The chicken that stole the show
Amelia’s lives up to the hype
Amelia’s at 122 N. Boston Ave.
Tulsa’s restaurant scene has a quality control problem. Especially downtown, local patrons and food writers tend to overpraise new establishments that are often fine but unexceptional, while ignoring symptoms of trouble, such as bad service resulting from undertrained staff, miscalculated steak temps, overseasoning, and poorly mixed cocktails—to say nothing of overpriced menus. Over and over, a “fine dining” restaurant will open to deafening hype before dying a slow, unceremonious death as patrons grow wearied by disappointment and weekend headcounts decline. I know, I’ve worked at many of them.
The hype, too, for Amelia’s has been loud. Opened in April in the Brady Arts district, it is, on first glance, worthy of suspicion, starting with its location—a shotgun space I cannot dissociate from its previous occupant, a strong contender for worst bar in Tulsa—and its emphasis on “wood fired cuisine,” one of those broad promises that suggests smoke and mirrors, like “flame-broiled” and “fresh-made” and “farm-to-table.”
But everything about Amelia’s is immaculate. From the elegant, unfussy décor to the professional staff—many of them recognizable veterans of Tulsa’s best restaurants—here is a restaurant that appears to be, only months into its life, a well-oiled machine.
The high standards are evident, too, in the food and drink, beginning with the starters and ending with the mezcal.
Country pâté and chicken osso bucco
On a previous visit, I’d tried the Rescoldo veggies with roasted triple-crème brie, a decadent, buttery, smoky showcase of vegetables at their best (if not healthiest). This particular meal began with country pâté and sweet corn fritters. While the fritters were respectable (perfectly fried but a little light on the corn), they were upstaged by the richness of the pâté. Executive Chef Kevin Snell’s version is a chilled, dense roll of cured pork and pistachios, sliced and placed atop a cornbread crostini and garnished with a gerkin and mustard seed. Absent was the blackberry jam described on the menu, but it wasn’t missed.
For the main event, the Roasted Tomato Ravioli was a worthy vegetarian dish—fresh pasta pockets stuffed with tomato, garlic, and mascarpone, then tossed in house-made pesto and spinach—but the chicken stole the show.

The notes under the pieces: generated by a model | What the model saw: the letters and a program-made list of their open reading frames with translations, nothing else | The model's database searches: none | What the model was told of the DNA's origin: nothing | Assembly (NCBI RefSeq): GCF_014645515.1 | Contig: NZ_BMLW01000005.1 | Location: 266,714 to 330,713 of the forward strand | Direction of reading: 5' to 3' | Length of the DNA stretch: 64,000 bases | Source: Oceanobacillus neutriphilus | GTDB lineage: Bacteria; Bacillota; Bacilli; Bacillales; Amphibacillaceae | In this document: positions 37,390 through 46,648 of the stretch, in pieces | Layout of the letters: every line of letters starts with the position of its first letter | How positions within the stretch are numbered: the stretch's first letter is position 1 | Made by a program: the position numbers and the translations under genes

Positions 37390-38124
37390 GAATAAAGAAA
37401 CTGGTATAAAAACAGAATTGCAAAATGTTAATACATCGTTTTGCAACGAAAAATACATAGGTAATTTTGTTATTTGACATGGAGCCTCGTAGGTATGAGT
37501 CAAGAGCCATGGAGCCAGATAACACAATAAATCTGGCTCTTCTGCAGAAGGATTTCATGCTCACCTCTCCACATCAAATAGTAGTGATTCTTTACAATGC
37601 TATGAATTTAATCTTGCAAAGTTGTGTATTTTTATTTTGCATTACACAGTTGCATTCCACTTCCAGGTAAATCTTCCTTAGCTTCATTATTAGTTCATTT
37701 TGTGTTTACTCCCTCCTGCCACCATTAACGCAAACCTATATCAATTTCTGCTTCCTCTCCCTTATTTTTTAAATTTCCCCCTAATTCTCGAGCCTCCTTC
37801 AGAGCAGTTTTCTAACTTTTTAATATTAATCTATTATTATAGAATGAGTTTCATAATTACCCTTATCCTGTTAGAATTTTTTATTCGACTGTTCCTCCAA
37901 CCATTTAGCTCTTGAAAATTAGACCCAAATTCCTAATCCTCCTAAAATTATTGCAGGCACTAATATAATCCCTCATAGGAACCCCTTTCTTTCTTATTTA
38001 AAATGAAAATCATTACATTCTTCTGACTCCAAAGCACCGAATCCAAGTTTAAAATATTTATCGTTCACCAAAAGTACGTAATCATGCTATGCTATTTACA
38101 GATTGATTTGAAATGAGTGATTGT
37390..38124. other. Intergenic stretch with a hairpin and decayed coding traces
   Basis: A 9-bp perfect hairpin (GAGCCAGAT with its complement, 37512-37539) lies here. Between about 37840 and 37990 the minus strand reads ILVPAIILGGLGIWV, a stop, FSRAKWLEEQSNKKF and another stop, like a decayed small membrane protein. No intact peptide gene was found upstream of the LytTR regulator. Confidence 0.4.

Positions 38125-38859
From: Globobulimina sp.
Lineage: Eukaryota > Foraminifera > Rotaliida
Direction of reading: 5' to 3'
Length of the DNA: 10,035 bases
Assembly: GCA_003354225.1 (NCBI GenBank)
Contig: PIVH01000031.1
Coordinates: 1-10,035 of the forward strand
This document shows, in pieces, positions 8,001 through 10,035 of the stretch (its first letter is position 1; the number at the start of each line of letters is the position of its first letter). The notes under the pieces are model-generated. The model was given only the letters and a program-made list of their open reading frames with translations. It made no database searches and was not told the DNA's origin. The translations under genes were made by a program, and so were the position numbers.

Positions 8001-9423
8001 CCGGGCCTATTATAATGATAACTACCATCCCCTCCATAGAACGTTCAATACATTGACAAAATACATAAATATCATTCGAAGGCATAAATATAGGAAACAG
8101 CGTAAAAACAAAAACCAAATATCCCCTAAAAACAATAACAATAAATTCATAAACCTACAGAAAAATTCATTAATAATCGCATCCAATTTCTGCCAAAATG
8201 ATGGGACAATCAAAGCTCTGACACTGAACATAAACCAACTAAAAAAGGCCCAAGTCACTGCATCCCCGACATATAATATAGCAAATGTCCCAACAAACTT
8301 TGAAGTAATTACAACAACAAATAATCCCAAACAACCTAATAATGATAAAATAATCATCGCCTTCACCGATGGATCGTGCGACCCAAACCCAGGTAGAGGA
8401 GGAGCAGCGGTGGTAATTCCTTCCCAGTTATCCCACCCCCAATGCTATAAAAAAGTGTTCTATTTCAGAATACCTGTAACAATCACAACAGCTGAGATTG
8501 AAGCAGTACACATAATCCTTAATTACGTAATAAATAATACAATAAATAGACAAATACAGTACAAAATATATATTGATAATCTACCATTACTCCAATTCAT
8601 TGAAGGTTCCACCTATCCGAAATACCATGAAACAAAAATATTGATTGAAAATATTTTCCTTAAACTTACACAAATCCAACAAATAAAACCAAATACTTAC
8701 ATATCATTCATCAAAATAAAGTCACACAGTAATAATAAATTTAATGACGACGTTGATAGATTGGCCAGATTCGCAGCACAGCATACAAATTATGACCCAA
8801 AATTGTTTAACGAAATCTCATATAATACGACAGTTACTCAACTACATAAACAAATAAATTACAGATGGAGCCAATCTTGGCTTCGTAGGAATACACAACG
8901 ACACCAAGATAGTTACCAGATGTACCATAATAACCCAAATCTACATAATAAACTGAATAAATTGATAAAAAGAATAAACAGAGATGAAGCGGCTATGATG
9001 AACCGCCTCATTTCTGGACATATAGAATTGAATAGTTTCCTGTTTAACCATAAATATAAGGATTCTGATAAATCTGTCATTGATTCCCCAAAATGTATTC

Common wisdom holds that if a restaurant can nail its chicken dish, it can nail everything else. Snell has set an admirably high bar for himself with the chicken osso bucco—an impossibly tender, hearty, satisfying entrée that showcased the technical finesse of Snell’s staff. The hind of a chicken, procured from 413 Farm in Adair, is stripped from the bone, pounded out, then re-wrapped around the bone and given a sous vide bath. It’s then pan-seared and served on a bed of Carolina Gold rice and wilted spinach, covered in a rosemary tomato sauce, and garnished with micro greens and gremolata. An obligatory airline breast this is not.
The flight came at the end of my meal—an impulse order in place of dessert.
Amelia’s bar has two top shelves: one for whiskey (American, Irish, Scotch, Japanese) and one for mezcal and tequila. The latter takes center stage, commanding bar patrons’ lines of sight and dominating the rotating cocktail menu. Earlier, I’d had the Copa de Oro, a perfectly composed cocktail of reposado tequila, vermouth, grapefruit marmalade, bitters, and lime.
The bartender presented a wooden plank adorned with what looked like three miniature clay pots, each filled with the distilled essence of espadin, the common Oaxacan agave plant whose hearts are cooked in the ground to produce the exceedingly smoky spirit known as mezcal. I could see through the liquid a stamp
at the bottom of each pot: “Mexico.”
“Are you familiar with mezcal?” the bartender asked.
I’m a novice.
“Oh, perfect,” he said, and launched into an eloquent lesson on the roots of the spirit, elaborating on the quirks and flavors of each of the three in front of me.
Each pot was flanked by a wedge of orange, garnished with a maroon spice: sal de gusano, or “worm salt.” A classic garnish in Oaxaca, the salt is made from the ground guts of larvae that live in the agave plant. The worm powder is then mixed with chili powder and salt and used as an appropriately smoky companion to the mezcal—like the typical citrus-salt accompanying tequila shots and margaritas, but with worms.
The mezcal itself was a revelation. The notorious smokiness of the spirit was, in each of the three brands—Del Maguey Vida, Ilegal Joven, and Bozal Ensamble—muted and smooth, and each shot was extraordinarily easy to drink. I’m partial to tequila but have, in the past, dismissed mezcal as tequila’s trendy, abrasive cousin. No more.
The quality of Amelia’s can be at least partially attributed to the legacy of another Tulsa establishment. Both Snell and owner Amelia Eesley cut their teeth at Stonehorse, the impressive, reliable Utica Square staple lorded over by Tim Inman, a restaurateur who demands perfection from
his staff and has a low tolerance for mistakes.
If Amelia’s is the outcome of years under Inman, every aspiring chef and restaurateur in Tulsa should be required to work under him.